By Daniel Karr
Let’s talk about solar lanterns in Africa – few people in Western countries really understand their impact. In Lyantonde District, Uganda, pilot site for the SEED project, there is only an estimated 1% electrification rate. Think about that for a second: only one household out of every hundred has even sporadic access to the power grid. Everyone else is on their own. Fossil fuels are the only real means for lighting.
In recent years, as the price of oil has spiked, people in developed countries seem to have coped by complaining about how much it costs to fill their cars. We blithely bemoan the inconvenience of having to carpool—or worse—take public transportation to economize.
Developing markets have until recently had no alternatives to paying the rising price for fuel. If work is to be done after sunset,kerosene or paraffin lamps must be lit. Shops that can’t afford kerosene close early and craftspeople lose hours of productivity they can’t afford. Students whose parents sacrifice to let them study at night feel intense guilt because they can see the immediate cost to their family.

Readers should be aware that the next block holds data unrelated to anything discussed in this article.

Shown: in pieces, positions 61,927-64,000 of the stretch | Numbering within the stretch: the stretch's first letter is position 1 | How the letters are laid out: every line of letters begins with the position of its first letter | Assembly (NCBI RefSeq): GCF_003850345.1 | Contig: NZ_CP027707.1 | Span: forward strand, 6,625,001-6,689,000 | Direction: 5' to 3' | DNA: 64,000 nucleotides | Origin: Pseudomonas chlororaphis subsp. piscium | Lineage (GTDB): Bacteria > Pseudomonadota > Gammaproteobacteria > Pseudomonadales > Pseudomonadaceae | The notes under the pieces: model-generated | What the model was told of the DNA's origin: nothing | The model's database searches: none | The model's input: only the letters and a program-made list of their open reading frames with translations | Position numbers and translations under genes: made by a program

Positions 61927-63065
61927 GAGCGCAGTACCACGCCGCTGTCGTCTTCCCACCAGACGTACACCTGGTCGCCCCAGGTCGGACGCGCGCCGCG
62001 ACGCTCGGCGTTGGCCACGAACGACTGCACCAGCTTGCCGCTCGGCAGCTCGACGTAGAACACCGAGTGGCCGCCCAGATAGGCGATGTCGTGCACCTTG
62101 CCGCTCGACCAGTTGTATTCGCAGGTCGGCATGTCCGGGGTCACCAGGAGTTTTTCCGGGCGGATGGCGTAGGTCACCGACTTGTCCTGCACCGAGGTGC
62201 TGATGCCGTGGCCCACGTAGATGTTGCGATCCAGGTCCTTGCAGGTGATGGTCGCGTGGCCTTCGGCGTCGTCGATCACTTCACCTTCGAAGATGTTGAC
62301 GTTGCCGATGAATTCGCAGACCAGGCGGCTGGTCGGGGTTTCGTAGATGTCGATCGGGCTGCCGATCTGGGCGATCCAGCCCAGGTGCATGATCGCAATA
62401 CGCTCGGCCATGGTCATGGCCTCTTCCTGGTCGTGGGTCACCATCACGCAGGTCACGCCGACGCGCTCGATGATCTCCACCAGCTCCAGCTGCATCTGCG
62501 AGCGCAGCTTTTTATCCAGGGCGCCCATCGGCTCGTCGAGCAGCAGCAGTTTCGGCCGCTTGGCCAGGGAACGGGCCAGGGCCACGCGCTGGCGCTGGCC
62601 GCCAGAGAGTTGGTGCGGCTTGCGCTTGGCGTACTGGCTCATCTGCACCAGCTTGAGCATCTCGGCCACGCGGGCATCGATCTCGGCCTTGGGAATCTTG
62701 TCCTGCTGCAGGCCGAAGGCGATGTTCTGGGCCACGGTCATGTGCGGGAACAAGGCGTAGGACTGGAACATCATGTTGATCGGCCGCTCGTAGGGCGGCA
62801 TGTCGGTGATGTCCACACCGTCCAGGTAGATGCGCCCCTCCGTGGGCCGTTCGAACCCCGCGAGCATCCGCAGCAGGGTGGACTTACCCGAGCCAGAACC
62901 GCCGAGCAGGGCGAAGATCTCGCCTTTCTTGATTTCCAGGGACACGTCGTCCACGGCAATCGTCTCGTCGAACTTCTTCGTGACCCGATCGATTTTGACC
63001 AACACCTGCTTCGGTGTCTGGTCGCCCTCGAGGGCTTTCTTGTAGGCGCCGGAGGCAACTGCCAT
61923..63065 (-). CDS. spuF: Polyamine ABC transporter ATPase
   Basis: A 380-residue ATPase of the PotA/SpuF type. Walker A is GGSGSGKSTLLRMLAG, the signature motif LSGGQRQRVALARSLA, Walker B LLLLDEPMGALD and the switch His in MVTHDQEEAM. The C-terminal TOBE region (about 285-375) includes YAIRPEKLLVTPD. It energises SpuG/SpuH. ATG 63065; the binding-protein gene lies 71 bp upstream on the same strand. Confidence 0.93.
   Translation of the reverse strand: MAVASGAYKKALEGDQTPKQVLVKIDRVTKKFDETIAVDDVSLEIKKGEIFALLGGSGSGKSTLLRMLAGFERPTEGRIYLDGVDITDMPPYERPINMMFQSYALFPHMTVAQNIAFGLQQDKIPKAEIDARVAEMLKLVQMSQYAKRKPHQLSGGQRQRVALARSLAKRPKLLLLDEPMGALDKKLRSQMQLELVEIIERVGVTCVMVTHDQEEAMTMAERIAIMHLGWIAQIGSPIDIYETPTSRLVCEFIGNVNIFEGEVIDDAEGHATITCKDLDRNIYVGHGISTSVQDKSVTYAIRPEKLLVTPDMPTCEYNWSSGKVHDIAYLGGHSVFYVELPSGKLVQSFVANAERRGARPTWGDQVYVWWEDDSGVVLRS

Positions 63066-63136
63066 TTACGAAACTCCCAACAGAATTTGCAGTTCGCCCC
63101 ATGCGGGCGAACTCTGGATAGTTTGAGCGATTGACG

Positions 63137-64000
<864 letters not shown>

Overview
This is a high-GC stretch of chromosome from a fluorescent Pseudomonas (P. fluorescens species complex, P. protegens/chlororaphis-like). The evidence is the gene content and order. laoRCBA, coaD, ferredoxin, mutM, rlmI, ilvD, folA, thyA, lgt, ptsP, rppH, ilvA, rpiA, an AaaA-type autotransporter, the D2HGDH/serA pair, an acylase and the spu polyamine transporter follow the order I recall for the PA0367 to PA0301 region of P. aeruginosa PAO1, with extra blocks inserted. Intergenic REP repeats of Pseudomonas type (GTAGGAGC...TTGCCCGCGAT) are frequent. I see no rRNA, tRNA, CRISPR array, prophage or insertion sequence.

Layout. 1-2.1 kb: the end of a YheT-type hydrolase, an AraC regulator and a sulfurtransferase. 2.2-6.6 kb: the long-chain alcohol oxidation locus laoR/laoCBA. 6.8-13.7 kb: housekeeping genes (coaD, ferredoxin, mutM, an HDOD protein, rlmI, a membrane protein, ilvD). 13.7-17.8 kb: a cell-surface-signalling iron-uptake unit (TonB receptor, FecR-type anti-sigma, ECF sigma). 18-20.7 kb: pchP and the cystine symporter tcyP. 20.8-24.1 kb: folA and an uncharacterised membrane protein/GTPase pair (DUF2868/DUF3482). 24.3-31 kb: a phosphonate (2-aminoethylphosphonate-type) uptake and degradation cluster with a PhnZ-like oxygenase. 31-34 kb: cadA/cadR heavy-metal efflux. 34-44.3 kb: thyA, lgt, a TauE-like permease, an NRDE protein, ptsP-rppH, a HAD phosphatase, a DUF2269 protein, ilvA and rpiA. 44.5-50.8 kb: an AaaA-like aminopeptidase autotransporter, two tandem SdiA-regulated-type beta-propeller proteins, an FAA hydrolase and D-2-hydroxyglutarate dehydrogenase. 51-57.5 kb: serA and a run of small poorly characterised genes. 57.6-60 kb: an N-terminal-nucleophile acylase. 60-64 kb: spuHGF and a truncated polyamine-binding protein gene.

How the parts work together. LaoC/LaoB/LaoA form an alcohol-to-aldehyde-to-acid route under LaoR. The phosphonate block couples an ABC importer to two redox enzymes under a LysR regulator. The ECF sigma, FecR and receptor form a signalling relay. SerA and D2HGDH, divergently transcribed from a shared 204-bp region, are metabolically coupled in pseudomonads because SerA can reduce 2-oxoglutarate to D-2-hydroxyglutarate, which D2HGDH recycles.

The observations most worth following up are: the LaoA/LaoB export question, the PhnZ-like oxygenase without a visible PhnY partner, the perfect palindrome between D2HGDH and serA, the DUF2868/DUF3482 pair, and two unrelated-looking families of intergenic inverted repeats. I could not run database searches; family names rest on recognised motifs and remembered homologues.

Light, which makes this basic human productivity possible, is taken for granted by billions of people worldwide. But for the rest, it’s not just a necessity; it’s the most expensive thing they buy. In Uganda, where most families live on under $3 a day, the cost of fossil fuel is actually higher than in the United States. The rising costs of fuel can burn through as much as half of a family’s disposable income. But costs aren’t the only concern. There are serious health implications. Not even counting the difficult to measure long-term eye and lung problems from the smoke, countless children die each year when kerosene lanterns burn down their homes.
It is only now, as solar panel, battery and LED technologies have dramatically improved over the past decade, that prices have dropped low enough to put solar lanterns within reach of those living off the grid in developing markets. In Uganda’s sunny climate, a day’s charge can yield as much as 14 hours of light. Some models even charge mobile phones that would otherwise have to be transported hours away to be charged at an exorbitant cost. A solar lantern with a three year service life costs about as much as most families in Uganda pay for kerosene in six months. After that initial payback period, everything else is savings.
Actual customers of the SEED program report benefits ranging from being able to reallocate savings to food, clothing and school fees, to longer business hours and exponentially increased income. So what’s so important about solar lanterns? They’re not just replacing kerosene; they’re freeing people from an unaffordable and unsustainable way of life.